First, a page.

Reply
  • Trisped - Wednesday, May 17, 2006 - link

    I think everyone is being cautiously optimistic that the tech will improve. I wasn't on the 3d accelerator screen when that first happened, but from what I hear those cards were expensive and actually were worse then not having them. But now they are required for every game and windows vista.

    We want to wait to see if they can work out the bugs, give us better comparisons, and to compare it to the GPU only systems that are suppose to be coming. Once we have all the facts we can pass a final verdict, until then everything is guess work.
    Reply
  • apesoccer - Wednesday, May 17, 2006 - link

    There's alot of grace given to it everywhere...I have yet to see an article bash them. There has been a lot of interest in this product, and frankly, the general concensis is that we want to see it succeed. That aside, i don't think they can make a precise statement saying...This product is going to suck balls...or this is going to be the next Sliced Bread...

    My problem with it, is the lack of depth to the findings (and your statement "Call a spade a spade"...), I wish they had tried more kinds of CPU's with different kinds of GPU's, at several resolutions at both the same settings hardware/software and different ones. Without those tests, you can't really say you've tested the product.

    Basically...because they haven't done enough work with it yet [imo](due to time restraints or whatever...), we can't make any real statements about this product. Other then, at the one hardware setting they ran it at, compared to the different software setting ( >< ), the software setting scored better in fps. Which tells us what? The ppu uses overhead cpu cycles when doing at least 3x the amount of work the cpu would be doing at the lower sofware settings. So lets see some different settings (and some of the hardware/software running at the same), so we can get a better idea of the big picture.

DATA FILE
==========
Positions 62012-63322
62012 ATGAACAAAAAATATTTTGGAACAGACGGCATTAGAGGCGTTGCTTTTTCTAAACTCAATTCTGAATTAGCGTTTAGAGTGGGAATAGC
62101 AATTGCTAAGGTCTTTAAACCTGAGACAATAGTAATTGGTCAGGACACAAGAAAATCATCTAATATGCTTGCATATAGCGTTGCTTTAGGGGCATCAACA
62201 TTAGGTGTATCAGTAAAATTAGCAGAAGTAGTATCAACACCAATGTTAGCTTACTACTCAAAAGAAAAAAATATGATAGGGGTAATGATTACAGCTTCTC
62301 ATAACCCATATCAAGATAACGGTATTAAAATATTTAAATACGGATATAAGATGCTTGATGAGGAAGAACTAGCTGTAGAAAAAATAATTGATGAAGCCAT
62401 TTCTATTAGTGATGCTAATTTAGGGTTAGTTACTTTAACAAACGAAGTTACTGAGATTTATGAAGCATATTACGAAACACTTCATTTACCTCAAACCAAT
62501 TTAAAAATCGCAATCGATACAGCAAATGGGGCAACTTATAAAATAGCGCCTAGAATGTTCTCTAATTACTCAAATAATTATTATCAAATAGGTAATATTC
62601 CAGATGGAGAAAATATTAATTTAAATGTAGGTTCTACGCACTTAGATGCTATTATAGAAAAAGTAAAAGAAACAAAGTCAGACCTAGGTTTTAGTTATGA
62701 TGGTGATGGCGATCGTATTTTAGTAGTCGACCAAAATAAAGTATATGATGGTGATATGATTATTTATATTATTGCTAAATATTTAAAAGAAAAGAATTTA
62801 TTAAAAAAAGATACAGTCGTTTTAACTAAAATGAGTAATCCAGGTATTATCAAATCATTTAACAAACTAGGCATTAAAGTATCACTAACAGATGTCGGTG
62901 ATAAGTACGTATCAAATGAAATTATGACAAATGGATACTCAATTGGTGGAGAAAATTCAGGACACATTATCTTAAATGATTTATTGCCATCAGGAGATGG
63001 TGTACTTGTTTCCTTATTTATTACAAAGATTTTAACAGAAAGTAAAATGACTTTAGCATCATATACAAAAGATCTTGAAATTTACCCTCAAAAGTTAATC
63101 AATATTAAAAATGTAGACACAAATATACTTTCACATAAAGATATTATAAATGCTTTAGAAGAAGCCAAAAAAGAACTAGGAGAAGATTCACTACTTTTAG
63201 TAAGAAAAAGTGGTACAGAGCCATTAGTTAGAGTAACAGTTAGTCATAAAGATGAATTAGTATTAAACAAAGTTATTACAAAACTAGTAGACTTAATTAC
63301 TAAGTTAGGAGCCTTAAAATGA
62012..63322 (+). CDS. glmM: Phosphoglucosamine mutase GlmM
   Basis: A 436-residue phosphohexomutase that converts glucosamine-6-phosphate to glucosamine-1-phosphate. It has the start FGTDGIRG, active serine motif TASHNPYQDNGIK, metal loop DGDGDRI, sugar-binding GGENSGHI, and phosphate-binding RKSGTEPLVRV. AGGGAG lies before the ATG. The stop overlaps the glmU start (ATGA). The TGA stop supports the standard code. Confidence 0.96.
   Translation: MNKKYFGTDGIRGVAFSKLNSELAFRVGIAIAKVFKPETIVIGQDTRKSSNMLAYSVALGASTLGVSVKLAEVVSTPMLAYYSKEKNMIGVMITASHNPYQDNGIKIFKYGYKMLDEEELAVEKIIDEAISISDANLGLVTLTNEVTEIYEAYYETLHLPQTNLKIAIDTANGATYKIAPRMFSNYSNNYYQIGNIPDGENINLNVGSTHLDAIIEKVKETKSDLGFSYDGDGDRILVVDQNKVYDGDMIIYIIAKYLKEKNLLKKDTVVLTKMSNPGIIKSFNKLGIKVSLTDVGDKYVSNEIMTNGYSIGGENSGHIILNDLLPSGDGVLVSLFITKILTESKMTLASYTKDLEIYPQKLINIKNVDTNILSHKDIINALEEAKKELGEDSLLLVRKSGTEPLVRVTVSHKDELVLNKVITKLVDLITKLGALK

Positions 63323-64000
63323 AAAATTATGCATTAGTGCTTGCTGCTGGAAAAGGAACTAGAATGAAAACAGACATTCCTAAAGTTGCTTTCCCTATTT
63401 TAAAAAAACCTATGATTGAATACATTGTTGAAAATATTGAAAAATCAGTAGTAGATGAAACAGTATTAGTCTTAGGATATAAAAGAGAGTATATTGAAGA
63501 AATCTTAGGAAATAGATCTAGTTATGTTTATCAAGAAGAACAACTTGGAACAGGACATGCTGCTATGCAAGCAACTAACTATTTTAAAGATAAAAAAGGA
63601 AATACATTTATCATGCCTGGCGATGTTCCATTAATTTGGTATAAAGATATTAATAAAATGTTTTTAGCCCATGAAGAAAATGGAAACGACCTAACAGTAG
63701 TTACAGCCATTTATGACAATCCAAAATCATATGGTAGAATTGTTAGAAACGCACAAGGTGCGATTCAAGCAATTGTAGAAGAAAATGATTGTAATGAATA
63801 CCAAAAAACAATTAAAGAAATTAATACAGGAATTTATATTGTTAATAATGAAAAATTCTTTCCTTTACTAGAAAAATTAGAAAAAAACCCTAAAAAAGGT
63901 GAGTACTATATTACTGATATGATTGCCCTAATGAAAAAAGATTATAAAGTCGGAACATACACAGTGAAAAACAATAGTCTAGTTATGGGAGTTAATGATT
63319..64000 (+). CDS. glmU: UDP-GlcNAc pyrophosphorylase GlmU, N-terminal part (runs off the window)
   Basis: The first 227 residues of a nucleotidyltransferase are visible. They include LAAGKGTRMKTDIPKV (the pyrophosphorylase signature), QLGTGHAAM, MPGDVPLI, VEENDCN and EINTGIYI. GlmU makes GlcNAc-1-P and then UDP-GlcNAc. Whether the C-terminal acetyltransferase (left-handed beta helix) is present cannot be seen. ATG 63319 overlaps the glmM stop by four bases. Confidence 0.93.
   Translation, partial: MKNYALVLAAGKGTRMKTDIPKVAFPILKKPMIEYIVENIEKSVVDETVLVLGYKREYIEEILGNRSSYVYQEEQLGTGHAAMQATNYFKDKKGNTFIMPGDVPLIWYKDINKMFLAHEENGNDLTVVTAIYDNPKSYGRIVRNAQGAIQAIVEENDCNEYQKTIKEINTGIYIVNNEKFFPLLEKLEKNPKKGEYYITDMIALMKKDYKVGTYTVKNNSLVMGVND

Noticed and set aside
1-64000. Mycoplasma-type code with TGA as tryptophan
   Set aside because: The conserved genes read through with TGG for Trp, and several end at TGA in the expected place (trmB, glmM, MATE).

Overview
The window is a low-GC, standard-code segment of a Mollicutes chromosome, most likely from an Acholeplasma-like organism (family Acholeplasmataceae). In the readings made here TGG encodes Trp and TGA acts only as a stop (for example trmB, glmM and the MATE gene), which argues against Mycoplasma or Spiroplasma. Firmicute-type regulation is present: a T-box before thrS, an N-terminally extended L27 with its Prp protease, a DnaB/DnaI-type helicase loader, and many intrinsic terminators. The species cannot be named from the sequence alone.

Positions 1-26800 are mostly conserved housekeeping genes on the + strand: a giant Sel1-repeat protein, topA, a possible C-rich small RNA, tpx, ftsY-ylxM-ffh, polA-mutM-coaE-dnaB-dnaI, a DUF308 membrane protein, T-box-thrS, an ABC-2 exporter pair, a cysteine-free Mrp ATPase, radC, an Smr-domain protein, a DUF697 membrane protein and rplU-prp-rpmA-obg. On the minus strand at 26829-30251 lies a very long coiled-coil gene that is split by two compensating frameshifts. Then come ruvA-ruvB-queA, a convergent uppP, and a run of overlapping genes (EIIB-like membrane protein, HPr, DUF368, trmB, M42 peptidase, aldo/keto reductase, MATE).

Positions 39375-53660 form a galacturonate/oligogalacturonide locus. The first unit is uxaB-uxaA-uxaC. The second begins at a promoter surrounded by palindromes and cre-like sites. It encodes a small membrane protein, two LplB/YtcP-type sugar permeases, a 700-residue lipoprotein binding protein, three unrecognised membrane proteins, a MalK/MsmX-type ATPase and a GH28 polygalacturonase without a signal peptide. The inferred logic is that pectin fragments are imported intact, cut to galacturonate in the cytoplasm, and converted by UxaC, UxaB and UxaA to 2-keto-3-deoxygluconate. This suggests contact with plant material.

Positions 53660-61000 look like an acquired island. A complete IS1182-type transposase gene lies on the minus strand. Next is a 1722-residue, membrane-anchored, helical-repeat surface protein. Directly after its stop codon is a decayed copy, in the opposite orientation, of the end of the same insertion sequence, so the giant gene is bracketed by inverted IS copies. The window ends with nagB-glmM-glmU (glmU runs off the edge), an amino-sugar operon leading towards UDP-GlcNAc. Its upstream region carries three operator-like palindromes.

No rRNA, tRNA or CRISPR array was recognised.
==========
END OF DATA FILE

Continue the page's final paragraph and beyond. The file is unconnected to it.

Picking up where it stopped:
Reply
  • mbhame - Wednesday, May 17, 2006 - link

    I don't agree with your assessment on the general consensus. My circles vehemently want it to fail as it's an additional cost to our PCs, an additional heat source, an additional power requirement... and for what?

    I think you're kidding yourself if you think some other CPU:GPU combination would yield appreciably-different results.
    Reply
  • DerekWilson - Wednesday, May 17, 2006 - link

    we're working very hard to find ways to more extensively test the hardware. you've hit the nail on the head with why people haven't been tearing this part up. we are certainly suspicious of its capabilities at this point, but we just don't have the facts to draw a hard line on its real value (exept in the context of "right now"). Reply
  • mbhame - Wednesday, May 17, 2006 - link

    Well then make stronger statements in the present-tense. Just because someone makes a product designed to do "X", it doesn't mean that they'll succeed in doing so. You guys come across as if it's a given the PPU *will be* a success and in doing so generate a level of expectation of success. As it stands now this is a total flop - treat it as such. Then IF and when they DO make it worthwhile for some appreciable reason then we can marvel at their about-face collectively.

    It's not cynicism, it's reality.
    Reply
  • AnnonymousCoward - Friday, May 19, 2006 - link

    Why do you need stronger criticism? You've been able to determine what's going on, and that's because the performance charts speak for themselves. I'd rather read what's currently on the conclusion page, instead of the obvious "This product's performance sucks with current games." Reply